While this post is geared toward small churches new to live streaming, we hope there will be nuggets for everyone to learn from, or be reminded of. This is not a detailed introduction to camera options, just a brief introduction to give you a guide. I can’t stress enough, don’t break the bank to get started. Dip your toes in with what you have available. You may decide after a few weeks the streaming service you selected isn’t right for you, or you’ll gain a better idea what you want to achieve over the long term, which will help inform a more significant hardware investment.

It is likely that you are on a compressed timeline to start operating your live stream. With the technology that many of us take for granted, you could be more prepared than you think. Whether a camera you haven’t used in awhile, the gadget you gave your kids, or the phone in your pocket, there are a lot of ways to capture video.

Getting Started

Your phone is one of the quickest ways to get into streaming. You’ve probably already recorded videos with it. At the lowest level, you pick a suitable streaming platform for your needs, install their app, log in, and start streaming. There may be a few things to set up, like a broadcast date and time, but often you can just go live. Remember to put your phone on ‘Do Not Disturb’ before recording.

Not unlike your phone, your laptop is ready to capture video. With a built in web cam and mic, it’s the same process as a phone, though you may be able to use a web interface instead of installing an app. Be sure to go through your system settings and turn off any notifications that might make sound, and close any applications you don’t need running.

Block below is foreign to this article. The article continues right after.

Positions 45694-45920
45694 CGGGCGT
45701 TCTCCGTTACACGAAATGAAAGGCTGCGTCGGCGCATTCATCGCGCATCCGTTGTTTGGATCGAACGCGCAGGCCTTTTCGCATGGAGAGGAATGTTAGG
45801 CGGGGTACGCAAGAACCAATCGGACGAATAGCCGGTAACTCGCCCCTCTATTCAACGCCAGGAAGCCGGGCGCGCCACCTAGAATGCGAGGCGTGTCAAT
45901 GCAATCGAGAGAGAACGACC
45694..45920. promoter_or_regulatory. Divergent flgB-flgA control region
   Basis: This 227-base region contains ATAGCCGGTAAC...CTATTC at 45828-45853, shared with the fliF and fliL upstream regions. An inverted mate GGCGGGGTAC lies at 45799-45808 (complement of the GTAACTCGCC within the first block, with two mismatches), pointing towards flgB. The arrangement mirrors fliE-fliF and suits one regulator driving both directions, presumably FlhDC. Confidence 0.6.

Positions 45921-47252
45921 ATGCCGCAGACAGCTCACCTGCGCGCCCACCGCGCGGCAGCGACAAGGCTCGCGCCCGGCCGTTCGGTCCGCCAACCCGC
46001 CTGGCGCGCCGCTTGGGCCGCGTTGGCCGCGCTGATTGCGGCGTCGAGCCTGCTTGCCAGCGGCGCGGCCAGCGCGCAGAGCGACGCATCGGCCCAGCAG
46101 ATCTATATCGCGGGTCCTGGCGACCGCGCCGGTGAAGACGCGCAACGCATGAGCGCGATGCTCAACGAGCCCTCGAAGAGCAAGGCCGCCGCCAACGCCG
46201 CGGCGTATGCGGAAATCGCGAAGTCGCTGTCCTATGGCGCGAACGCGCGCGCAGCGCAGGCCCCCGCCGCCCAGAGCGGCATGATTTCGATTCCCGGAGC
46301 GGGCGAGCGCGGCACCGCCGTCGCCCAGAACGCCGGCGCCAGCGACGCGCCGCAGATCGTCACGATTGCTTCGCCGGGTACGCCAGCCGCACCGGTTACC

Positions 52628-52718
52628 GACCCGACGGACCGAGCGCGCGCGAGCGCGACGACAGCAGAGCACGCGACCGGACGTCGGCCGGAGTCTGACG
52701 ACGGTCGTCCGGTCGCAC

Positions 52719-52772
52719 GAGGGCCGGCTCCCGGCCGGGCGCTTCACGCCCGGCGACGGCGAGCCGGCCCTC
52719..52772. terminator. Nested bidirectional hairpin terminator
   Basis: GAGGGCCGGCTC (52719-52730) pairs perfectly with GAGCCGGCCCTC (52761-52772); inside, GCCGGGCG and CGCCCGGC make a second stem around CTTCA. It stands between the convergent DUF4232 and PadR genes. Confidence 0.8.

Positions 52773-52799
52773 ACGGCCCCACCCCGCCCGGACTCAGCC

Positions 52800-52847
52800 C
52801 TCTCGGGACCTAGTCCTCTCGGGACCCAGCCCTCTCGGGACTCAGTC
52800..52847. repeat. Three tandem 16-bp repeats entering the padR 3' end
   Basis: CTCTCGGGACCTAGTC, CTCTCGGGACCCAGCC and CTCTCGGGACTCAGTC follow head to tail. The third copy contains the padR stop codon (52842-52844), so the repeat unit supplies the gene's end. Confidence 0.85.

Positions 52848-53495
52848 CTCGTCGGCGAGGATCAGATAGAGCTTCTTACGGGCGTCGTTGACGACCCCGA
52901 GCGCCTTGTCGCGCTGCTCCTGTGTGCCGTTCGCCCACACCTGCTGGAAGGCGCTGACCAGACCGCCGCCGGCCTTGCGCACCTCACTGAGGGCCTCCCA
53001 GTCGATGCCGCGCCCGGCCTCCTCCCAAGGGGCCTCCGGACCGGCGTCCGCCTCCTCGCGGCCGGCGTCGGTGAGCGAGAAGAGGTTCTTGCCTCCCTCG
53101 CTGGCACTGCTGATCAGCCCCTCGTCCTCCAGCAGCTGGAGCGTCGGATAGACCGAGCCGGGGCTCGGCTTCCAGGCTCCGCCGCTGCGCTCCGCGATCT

Action cameras are another alternative that can work for you. They will perform better in low light situations, but the user experience may not be as straight-forward as your phone or computer. Newer models have made it easier, but the complexity will vary by manufacturer and how new the action camera is. If you want to explore using your action camera, read through this post from 2019.

Digital cameras and consumer video cameras are another viable option. You’ll have to look at your specific camera’s options to see what capabilities it offers, but if you can record while it’s attached to your computer, there’s a good chance it will work. You will be limited by having to remain connected to your computer though.


When you’re ready to do this for the long term, it’s time to get a professional camera. These cameras will offer advanced features like manual white balance, multi-point focus, and a variety of implementations for communication with the video switcher. Most importantly, they offer professional connections. XLR hookups for audio, tally lights so you know that camera is live, and BNC connectors for video over SDI. SDI is the most reliable video connection for video. Whereas HDMI has distance limitations and ethernet has bandwidth limitations, SDI will reliably carry your signal over long distances. You will need other gear to get the video and audio to the streaming service though, often via a video switcher and streaming encoder.


Use your phone to get started. It will offer good enough video to get you off the ground while you get used to a streaming service, or even try a few different ones. You’ll also get a better idea of what your current network is capable of. If you don’t have enough bandwidth, it won’t matter what camera you use.